At City Winery on Sunday, Wine Twits co-sponsored an experiment in social media and wine called Spit & Twit, to bring users of Twitter together to taste and tweet at the same time. In case you’re not in the know, as I was not until recently, Wine Twits is an online networking site for those who tweet about wine. By addressing @WineTwits before every tweet, one contributes to the database/online community at at Wine Twits, which could potentially help generate a following, voice, and/or cyber-friends. It’s an interesting concept, that brought together a host of imbibers, some tweeting amongst many who seemed quite happy to sip and social network the old fashioned way–face-to-face.
With a screen on the stage, one could read tweets as they were posted. But I confess to not having done this. Busy engaging, selecting and tasting, or scribbling notes for this post…I tweet, but just sometimes. Upon being invited to this event, I warned that I wasn’t much of a Twitterer but would be happy to blog it. And though I like the challenge of editing one’s thoughts to 140 characters–how many actually take the opportunity to be poetic?
I tweet a few occasions a week, perhaps more if I’m inspired–wine notes, random thoughts, or to announce a new post. I’m terrible at reaching out to other Twitterers, and even worse at using it as a networking device. Others, such as Zachary Cohen of Farm to Table (pictured above with Talia Baiocchi of WineChap), are master tweeters and brilliant manipulators of social media in ways that I envy.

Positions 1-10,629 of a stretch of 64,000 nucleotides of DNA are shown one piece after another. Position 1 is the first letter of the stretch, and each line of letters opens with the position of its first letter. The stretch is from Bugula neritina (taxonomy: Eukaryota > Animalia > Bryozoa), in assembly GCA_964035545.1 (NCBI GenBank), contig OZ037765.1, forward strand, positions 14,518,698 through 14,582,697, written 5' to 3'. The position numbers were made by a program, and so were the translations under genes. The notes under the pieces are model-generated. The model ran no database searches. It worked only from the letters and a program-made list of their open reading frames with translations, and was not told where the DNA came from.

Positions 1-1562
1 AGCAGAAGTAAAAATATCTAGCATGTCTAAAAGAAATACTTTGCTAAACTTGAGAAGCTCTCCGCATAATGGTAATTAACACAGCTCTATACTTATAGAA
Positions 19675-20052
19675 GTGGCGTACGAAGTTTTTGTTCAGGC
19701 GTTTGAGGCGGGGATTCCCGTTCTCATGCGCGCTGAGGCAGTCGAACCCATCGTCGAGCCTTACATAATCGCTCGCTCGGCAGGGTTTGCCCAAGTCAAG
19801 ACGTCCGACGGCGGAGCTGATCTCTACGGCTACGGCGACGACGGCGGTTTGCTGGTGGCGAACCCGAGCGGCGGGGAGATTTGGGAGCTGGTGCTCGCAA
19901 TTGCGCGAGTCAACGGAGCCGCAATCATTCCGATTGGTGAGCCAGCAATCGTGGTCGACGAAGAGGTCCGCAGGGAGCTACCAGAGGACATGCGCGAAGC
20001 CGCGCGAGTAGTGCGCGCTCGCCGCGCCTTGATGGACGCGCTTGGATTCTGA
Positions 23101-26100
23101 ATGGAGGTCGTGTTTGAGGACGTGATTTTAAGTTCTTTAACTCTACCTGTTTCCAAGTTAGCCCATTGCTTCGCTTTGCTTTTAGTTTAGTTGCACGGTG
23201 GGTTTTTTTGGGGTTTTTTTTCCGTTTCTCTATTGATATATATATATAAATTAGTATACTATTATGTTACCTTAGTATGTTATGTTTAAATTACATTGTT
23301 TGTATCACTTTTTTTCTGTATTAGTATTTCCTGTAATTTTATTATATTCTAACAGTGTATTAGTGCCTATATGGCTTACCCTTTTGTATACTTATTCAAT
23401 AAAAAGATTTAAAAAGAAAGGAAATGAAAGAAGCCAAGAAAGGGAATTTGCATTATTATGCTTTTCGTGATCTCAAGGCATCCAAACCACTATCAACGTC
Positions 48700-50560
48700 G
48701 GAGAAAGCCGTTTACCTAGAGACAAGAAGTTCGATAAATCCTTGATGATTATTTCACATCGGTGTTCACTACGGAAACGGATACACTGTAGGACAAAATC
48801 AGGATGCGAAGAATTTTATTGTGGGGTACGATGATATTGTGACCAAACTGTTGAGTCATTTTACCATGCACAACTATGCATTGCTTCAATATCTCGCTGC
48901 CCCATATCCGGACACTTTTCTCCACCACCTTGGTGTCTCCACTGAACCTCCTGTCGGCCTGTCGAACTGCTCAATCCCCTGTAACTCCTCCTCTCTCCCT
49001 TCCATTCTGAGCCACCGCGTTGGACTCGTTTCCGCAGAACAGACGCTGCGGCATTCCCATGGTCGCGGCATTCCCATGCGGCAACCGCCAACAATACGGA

How can we gage the results of this experiment? Are they based upon one’s personal/professional fulfillment, the number of tweets posted on Wine Twits, or the quality of such said posts? With 100+ selections, there was a lot to comb through–and only a few really warranted much comment. And though the Twit option was covered, the Spit buckets were not. Most were too short for one to successfully expectorate (without practice or splash), and so, most buckets sat empty.
Dry and stain free- I hit upon Table J with Jenn, and found a few familiar tastes by Weingut Christ and Jutta Ambrositsch, producers from Vienna, imported by Darcy and Huber. Said then, I’ll state again now–delicious wines–check out the Gemischter Satz. At the same table we sampled two wines produced by Rotes Haus, which apparently, is also the name of a whorehouse in Frankfurt.
Returning to Table A to sample the reds, we happened upon Lucie et Auguste Lignier 2006 Morey St. Denis ‘Clos de la Sionnieres’, distributed by Liz Willette of Willette Wines, who I’ve had the pleasure of meeting before. This Burgundy comes with aromas of red cherry and plum, followed by stone cherry-cranberry, and tannins that coat the mouth like milk. Hmmm…
So…Who Twitters or Tweets–and how might this alter our experiences with wine? Poetic devices or free advertisements? Multi-media or a pen in hand??? What do you think?